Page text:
Sada-e-Watan Sydney ™
World Known Former Cricketers Waqar Younis and Saeed Anwar
Former Pakistan Cricketers Waqar
Younis and Saeed Anwar attended Dinner at the Bundu Khan Restaurant, Harris Park
(By: Syed Zafar Hussain, Sada-e-Watan Sydney)
Saeed Anwar is a former Pakistani opening batsman. In August 2003, he announced his retirement from International cricket. Saeed Anwar is Now involved in preaching of Islam along Tablighi Jamaat. He was in Australia for 3 weeks, during his stay in Sydney, Saeed Anwar delivered a Lectures on Islam in the Campbelltown Masjid, Rockdale Mosque and other Islamic Centers.
Former Pakistan cricketer Waqar Younis is settled with his family in Sydney but always due to commitment of Cricket he always on global trip. At the moment, he is present in Australia and when Saeed Anwar came to Sydney, Waqar Younis warmly welcome his best friend and spend time with him.
Mr. Kamal Khan MD of Bundu Khan
The Brother-in-Law of Waqar Younis, Mr. Kamal Khan is running a chain of Bundu Khan Restaurants in Australia. On Tuesday, 4th March 2014, Kamal Khan hosted a dinner at Bundu Khan, Harris Park Sydney.2 top shining stars of Cricketers Waqar Younis and Saeed Anwar who make the history in the world of cricket were Chief Guests of the Evening. The Consul General of Pakistan in Sydney Abdul Aziz Uqaili, Counsellor Welfare Pakistan Consulate Sardar Balakh Sher Khosa,Mr. Shaheen Malik (Father-in-Law of Waqar Younis & Kamal Khan), President Federal Pakistan Council of Australia (PCA) Mr. Iftikhar Rana, CEO of Citilink Finance Mohammed Asif and other prominent members of Australian Pakistani Community attended the dinner.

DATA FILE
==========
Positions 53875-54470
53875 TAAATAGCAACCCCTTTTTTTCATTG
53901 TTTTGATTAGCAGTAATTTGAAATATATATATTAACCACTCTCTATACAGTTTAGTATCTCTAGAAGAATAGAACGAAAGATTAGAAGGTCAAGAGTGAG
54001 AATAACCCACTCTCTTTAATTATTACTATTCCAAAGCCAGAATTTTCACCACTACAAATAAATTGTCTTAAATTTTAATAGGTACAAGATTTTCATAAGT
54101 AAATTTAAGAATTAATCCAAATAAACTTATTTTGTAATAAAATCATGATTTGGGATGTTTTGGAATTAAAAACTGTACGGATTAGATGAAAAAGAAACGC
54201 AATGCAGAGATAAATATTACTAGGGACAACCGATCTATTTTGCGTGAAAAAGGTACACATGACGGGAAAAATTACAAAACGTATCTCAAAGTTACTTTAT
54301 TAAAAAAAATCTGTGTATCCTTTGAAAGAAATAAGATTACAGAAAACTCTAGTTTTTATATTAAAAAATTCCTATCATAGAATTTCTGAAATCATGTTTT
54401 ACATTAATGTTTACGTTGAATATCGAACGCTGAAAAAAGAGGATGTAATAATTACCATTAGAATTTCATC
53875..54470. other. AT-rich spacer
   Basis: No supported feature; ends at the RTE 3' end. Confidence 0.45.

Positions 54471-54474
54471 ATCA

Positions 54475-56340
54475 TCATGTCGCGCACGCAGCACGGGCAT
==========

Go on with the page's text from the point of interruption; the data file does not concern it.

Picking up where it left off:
Before Maghreb Prayer, Saeed Anwar briefly talk about the Islam, preaching of Islam, Practical benefits for obey the rules of Islam.Saeed Anwar said:
I shocked the cricket world in 2001 when I turned up with a long, thick beard in a sport dominated by men who are clean-shaven. Security guards in Sharjah stopped me as they failed to recognize the famous cricketer from Pakistan. Saeed Anwar, the prolific run-getter who still holds One-Day International’s world record for the highest individual score (194 runs against India), is in the news more for non-cricketing activities. In Karachi Mosque, he advising the young to turn to religion and not waste their time as he did in watching Indian movies. During the talk, Saeed Anwar discussed his new lifestyle.
“I knew what gunah-e-kabeera (great sins) were and I avoided them. I listened to music, surfed the Internet, saw a movie. I was not an outgoing person. I did not pray regularly. If I scored a couple of ducks, I would start praying. The minute I hit a century or two, I stopped. I thanked God for He had given me everything through cricket. I never thought of this world as a temporary place. I earned a lot of money. I was famous. I was playing well. I was on top of the world.”
Saeed Anwar’s ideas began to change when he analysed life. “I felt money was the root of all evil. It divided families. People who were not rich often felt unnecessarily inferior and developed a complex. I felt a great thrill in spending money. But that thrill wouldn’t last. If I bought a car, I’d be happy but then somebody else’s car looked better. I bought a big screen television and made a home theatre; soon I was looking for something else. I felt no peace within me.”